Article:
CEOCFO: How do you stand out at events like the Biotech Showcase?

Dr. Mirowski: I’m not sure, but when we educate people about how much variation there is in MRI and what negative results that produces, we get a lot of activity in discussions. We really think our product offering will disrupt medical imaging as we know it.


CEOCFO: Why pay attention to QalibreMD?

Dr. Mirowski: We are doing something that one would love to say is exciting, but standards are not exciting, and they are something that is absolutely essential for big data science, AI or any doctor or radiologist to provide excellent healthcare. You have to have very stable quality ground true standards that allow your MRI techs in your facilities to implement them extremely easily. Our big game-changer is our products can transform MRI images from just an anatomical image to an image with numbers much like blood analytics, where certain numbers are associated with healthy or unhealthy tissue. Our value-add is we provide an assessment of the error coming from the MRI machine, which makes patient image data more accurate and has facilitated the development of faster and more accurate MRI scans.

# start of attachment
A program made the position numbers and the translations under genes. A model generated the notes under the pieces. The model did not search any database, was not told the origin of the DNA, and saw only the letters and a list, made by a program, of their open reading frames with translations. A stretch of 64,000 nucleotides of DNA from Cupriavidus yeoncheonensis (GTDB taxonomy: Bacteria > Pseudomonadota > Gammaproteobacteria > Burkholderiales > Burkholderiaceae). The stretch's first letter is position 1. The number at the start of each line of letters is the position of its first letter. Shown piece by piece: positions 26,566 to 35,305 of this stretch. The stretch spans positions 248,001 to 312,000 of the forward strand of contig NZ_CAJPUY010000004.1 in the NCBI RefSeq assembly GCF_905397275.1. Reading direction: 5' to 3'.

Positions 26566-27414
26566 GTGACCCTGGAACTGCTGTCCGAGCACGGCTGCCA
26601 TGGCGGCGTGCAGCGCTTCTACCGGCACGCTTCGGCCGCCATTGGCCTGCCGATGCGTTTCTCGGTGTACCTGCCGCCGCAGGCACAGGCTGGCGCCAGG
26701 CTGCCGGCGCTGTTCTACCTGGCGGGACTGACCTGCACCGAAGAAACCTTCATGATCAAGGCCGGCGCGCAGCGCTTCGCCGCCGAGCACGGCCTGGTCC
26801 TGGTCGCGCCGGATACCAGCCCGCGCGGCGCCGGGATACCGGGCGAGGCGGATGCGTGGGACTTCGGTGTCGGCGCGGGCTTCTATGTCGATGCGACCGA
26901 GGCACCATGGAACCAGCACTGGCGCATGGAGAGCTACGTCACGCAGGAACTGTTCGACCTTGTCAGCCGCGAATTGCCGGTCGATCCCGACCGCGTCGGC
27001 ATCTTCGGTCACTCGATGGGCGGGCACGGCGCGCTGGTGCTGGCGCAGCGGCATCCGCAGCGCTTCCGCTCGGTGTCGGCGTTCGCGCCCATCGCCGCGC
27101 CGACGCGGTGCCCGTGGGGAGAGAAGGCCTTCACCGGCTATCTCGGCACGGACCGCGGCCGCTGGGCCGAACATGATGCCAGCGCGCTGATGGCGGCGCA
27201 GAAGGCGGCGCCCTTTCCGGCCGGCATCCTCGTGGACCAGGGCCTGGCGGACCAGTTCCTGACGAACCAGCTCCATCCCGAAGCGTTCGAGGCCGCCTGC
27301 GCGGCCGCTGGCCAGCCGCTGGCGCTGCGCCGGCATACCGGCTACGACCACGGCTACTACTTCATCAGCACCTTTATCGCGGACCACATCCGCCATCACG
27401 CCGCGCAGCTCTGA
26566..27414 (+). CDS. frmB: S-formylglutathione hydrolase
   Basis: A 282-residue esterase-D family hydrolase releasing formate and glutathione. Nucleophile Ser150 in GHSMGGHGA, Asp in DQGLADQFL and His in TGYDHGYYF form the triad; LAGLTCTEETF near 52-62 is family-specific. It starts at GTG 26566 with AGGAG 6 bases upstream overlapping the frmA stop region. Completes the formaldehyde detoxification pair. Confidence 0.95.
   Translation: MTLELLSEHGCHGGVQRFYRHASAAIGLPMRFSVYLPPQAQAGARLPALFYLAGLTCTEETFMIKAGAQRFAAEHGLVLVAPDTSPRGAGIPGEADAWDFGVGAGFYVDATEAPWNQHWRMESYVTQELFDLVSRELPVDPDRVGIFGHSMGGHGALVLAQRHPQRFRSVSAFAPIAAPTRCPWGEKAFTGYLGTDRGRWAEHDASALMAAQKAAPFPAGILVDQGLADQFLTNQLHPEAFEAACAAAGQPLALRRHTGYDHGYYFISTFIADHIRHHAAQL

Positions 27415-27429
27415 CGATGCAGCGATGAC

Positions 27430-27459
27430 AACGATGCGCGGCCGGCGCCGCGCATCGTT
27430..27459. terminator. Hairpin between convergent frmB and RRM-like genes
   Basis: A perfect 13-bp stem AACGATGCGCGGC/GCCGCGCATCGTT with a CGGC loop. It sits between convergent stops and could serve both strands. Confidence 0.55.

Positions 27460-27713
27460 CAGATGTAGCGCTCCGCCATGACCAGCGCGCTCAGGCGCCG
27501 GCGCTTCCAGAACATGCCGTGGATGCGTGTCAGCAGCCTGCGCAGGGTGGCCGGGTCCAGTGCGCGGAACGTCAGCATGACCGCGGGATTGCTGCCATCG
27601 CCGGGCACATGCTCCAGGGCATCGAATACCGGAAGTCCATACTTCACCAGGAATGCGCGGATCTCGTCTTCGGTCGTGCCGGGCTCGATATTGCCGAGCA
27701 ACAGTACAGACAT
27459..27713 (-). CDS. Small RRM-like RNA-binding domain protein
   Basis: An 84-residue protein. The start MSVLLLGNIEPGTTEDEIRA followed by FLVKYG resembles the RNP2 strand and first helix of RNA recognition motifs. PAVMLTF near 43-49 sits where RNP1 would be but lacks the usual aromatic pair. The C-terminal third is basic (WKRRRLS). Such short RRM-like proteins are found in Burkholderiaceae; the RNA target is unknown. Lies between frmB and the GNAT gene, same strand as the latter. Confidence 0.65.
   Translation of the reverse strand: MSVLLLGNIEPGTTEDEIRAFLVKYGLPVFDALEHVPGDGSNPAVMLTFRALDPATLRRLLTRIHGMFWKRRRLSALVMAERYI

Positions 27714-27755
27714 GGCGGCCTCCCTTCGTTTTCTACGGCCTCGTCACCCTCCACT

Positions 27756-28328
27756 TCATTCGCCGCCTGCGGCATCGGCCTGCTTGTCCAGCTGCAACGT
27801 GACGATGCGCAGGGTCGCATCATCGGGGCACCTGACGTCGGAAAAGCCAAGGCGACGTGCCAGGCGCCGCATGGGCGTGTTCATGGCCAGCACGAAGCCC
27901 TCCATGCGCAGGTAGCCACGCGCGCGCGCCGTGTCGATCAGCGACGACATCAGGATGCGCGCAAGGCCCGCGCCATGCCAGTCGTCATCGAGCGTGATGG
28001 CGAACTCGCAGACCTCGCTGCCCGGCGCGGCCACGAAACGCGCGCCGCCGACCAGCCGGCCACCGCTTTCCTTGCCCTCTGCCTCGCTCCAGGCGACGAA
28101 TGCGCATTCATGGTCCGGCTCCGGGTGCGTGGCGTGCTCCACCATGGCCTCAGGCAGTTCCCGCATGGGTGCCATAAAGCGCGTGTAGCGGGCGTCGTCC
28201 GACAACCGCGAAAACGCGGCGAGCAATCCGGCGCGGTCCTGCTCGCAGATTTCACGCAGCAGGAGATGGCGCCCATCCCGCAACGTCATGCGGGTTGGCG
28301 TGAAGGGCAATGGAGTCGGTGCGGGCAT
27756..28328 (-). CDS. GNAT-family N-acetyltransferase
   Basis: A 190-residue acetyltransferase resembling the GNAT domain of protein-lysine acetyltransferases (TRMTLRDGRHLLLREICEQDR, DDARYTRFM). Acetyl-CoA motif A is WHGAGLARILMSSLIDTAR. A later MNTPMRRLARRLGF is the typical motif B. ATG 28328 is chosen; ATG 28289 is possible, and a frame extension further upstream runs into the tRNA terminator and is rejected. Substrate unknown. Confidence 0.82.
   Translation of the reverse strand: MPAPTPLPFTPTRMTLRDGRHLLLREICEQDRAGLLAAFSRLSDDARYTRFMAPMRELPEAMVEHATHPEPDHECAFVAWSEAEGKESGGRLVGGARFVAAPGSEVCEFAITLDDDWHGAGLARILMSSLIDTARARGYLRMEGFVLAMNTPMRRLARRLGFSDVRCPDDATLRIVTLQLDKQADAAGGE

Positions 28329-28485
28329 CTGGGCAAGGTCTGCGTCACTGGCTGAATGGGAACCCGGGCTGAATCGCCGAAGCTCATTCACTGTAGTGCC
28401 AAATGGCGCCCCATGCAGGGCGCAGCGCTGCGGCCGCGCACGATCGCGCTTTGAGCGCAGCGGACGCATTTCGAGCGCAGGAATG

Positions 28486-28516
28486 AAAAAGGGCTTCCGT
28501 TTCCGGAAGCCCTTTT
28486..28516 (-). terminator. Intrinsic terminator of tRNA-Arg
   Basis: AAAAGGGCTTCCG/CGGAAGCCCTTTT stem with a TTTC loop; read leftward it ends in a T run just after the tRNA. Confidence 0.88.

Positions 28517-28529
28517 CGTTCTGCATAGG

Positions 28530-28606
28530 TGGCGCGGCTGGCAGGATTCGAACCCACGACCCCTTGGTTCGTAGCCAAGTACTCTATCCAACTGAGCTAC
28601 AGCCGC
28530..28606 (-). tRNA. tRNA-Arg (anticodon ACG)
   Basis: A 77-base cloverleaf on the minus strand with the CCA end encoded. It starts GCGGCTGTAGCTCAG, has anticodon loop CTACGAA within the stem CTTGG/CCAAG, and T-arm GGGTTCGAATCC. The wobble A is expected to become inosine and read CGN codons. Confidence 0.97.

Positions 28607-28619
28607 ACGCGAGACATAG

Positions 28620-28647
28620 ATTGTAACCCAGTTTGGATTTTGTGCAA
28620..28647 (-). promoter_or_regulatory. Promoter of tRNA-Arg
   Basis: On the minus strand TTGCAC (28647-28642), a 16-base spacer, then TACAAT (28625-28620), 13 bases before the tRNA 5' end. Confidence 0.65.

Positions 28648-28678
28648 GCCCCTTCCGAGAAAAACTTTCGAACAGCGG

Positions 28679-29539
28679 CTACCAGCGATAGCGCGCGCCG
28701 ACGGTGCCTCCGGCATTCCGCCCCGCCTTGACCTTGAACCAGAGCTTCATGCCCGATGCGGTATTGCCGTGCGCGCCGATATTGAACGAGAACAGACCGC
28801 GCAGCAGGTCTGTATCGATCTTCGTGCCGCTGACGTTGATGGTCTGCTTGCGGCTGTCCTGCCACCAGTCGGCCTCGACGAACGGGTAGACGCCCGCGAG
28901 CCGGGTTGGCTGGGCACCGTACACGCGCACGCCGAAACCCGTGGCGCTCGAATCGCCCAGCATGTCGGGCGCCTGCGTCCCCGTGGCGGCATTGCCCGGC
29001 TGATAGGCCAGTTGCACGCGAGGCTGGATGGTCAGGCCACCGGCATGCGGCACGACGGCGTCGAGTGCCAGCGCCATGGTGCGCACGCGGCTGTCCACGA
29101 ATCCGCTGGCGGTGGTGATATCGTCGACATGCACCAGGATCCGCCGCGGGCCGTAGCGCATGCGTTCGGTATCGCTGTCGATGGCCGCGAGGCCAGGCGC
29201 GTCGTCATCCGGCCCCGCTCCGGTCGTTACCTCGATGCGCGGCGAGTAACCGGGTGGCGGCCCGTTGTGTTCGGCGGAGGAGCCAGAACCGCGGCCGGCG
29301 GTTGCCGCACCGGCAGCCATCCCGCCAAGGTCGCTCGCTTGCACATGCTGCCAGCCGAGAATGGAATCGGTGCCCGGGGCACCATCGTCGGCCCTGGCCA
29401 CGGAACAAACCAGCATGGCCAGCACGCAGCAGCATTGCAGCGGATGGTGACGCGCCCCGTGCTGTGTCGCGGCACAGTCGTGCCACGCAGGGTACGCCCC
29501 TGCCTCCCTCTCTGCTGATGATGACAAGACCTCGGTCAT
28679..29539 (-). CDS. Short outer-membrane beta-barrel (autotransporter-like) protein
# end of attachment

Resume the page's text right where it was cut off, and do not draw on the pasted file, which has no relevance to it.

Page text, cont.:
“Our big game-changer is our products can transform MRI images from just an anatomical image to an image with numbers much like blood analytics, where certain numbers are associated with healthy or unhealthy tissue. Our value-add is we provide an assessment of the error coming from the MRI machine, which makes patient image data more accurate and has facilitated the development of faster and more accurate MRI scans.”- Elizabeth Mirowski





Maddie Evenson